Why bees are important for the ecosystem — Quetzalli’s student essay

Why Bees Are Important For The Ecosystem?

Bees are flying insects that collect nectar and pollen. They are members of the Apidae family, for which there are possibly 20 thousand species of different types of bees. While some make honey, others cannot. Similarly, some bees can sting and some cannot. 

Honeybees, also known as Apis mellifera, are yellow-brown to dark brown insects of about 12.5 mm long that feed on flower nectar and collect pollen to feed their larvae. Apis mellifera significantly contribute to the economy and simultaneously help the environment through pollination, which ultimately helps our ecosystem.

Bees are known to be one of the most important parts of the environment. Crops such as fruits, vegetables, fiber, nuts, seeds and much more require pollination by insects — bees being the main insect pollinators. 

According to statistics presented by the University of Arkansas System’s Division of Agriculture and Research Extension, bees perform more than 80% of pollination on cultivated crops. In addition, it is estimated that $15 billion is contributed by bees to the economy in increased crop yields. This demonstrates the crucial role that bees play in maintaining natural plant communities.

Pollination is the transfer of pollen from the male parts of a flower to the female parts of a flower of the same species, which results in the fertilization of plant ovaries and the production of seeds.

Bee pollinating on a flower blossom

Bees make excellent pollinators because most of their life is spent collecting pollen, a source of protein that they feed to their developing offspring. When a bee lands on a flower, the hairs all over the bees’ body attract pollen grains through electrostatic forces. Stiff hairs on their legs enable them to transform the pollen into specialized brushes or pockets on their legs or body, and then carry it back to their nest.

The abilities that make apis mellifera special are that they store honey and make wax. Beekeepers raise them in hives for honey production and pollination. Since there are several types of honeybees, beekeepers choose the type they want according to specific traits that suit their needs. Some are better honey producers, while others are more resistant to disease and capable for winter survival.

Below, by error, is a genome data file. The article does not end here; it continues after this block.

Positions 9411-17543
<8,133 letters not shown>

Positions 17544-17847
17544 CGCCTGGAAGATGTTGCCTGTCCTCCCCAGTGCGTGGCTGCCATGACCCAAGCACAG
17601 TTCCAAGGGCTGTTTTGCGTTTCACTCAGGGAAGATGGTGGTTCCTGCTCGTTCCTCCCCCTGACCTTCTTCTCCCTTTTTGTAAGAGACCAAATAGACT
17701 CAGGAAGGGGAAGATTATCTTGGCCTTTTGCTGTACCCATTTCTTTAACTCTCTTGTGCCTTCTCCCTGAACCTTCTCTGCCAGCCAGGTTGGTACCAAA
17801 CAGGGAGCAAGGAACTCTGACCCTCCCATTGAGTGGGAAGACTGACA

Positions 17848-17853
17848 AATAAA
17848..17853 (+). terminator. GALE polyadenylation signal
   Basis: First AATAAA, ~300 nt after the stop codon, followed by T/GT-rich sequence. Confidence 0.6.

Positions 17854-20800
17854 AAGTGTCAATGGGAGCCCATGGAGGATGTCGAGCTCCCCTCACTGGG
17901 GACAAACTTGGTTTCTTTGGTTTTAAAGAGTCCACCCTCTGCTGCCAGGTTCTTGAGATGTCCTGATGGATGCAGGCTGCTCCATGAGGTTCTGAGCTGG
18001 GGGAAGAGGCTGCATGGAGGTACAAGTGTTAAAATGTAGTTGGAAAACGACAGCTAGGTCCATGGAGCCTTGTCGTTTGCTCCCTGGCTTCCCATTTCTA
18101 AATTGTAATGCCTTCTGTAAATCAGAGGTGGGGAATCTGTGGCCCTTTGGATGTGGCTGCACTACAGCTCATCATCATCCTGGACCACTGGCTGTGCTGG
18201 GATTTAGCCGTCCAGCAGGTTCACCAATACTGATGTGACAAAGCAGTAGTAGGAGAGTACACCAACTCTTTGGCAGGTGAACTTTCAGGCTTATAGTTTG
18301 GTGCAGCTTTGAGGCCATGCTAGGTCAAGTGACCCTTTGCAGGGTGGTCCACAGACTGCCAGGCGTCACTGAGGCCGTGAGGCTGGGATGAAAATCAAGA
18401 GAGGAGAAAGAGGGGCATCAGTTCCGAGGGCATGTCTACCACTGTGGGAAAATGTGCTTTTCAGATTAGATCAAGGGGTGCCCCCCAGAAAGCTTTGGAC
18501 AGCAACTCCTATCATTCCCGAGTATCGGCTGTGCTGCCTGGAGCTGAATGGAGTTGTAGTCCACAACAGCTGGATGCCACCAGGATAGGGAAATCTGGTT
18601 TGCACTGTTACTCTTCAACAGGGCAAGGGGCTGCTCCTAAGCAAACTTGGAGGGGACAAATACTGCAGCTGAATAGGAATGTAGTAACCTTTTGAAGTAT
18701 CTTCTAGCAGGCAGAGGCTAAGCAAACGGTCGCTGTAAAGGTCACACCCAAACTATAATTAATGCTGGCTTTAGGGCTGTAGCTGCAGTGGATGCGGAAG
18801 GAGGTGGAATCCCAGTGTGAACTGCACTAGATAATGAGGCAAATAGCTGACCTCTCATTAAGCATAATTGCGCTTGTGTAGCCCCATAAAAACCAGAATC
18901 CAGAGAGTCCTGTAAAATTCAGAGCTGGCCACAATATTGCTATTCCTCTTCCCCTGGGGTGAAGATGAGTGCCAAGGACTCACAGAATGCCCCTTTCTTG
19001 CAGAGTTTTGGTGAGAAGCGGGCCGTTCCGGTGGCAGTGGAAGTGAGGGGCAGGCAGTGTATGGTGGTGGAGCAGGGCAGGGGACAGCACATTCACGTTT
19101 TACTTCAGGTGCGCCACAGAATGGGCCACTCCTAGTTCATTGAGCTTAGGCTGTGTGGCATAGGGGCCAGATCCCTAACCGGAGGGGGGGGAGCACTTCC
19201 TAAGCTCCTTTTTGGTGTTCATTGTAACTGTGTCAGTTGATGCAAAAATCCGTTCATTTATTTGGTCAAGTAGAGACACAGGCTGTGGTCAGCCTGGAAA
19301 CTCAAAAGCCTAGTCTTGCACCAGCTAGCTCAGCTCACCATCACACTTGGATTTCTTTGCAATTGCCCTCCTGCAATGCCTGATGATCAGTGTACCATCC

Pollination is needed for plants to reproduce, and so many plants depend on bees or other insects as pollinators. Research conducted by Ken-Lou James Hung from the University of California, San Diego shows the importance of honeybees for pollination in natural habitats. 

Hung states that honeybees are especially important pollinators for agricultural crops. His research looks into the various regions where Apis mellifera travels for floral visits across the globe. The data presented in Hung’s research demonstrates dense floral visits in North America in comparison to floral visits in other continents. However, western honey bees specifically were shown to be more present in Europe, Middle East, and Africa. 

The results of this research show that honeybees “are important as a floral visitor in natural habitats at a global scale”(Hung, 5). In other words, Apis mellifera’s global expansion plays a significant role in pollination of plants to keep the ecosystem running by providing food sources to organisms all over the globe.

It is widely known that trees help the ecosystem by producing oxygen through the process of photosynthesis. However, bees are the ones who pollinate plants and trees, and allow these plants to soak up the carbon dioxide. Without bees, plants and trees would not be able to photosynthesize, and in turn will lead to major imbalance in our ecosystem.

There are many reasons why bees are significant for our ecosystem, and these are just a few. In a world where there are no bees, humans and animals would be in extreme danger since we rely greatly on bees to pollinate crops that are used for alimentation and survival. In other words, without bees, organisms cannot survive.

Author: Quetzalli Munoz

University of California, Berkeley

Student Scholarships

Every year Thrive Pest Control hosts an essay contest and the reward is a 1-year scholarship at a 4-year university in the United States. This blog post is one of those scholarships.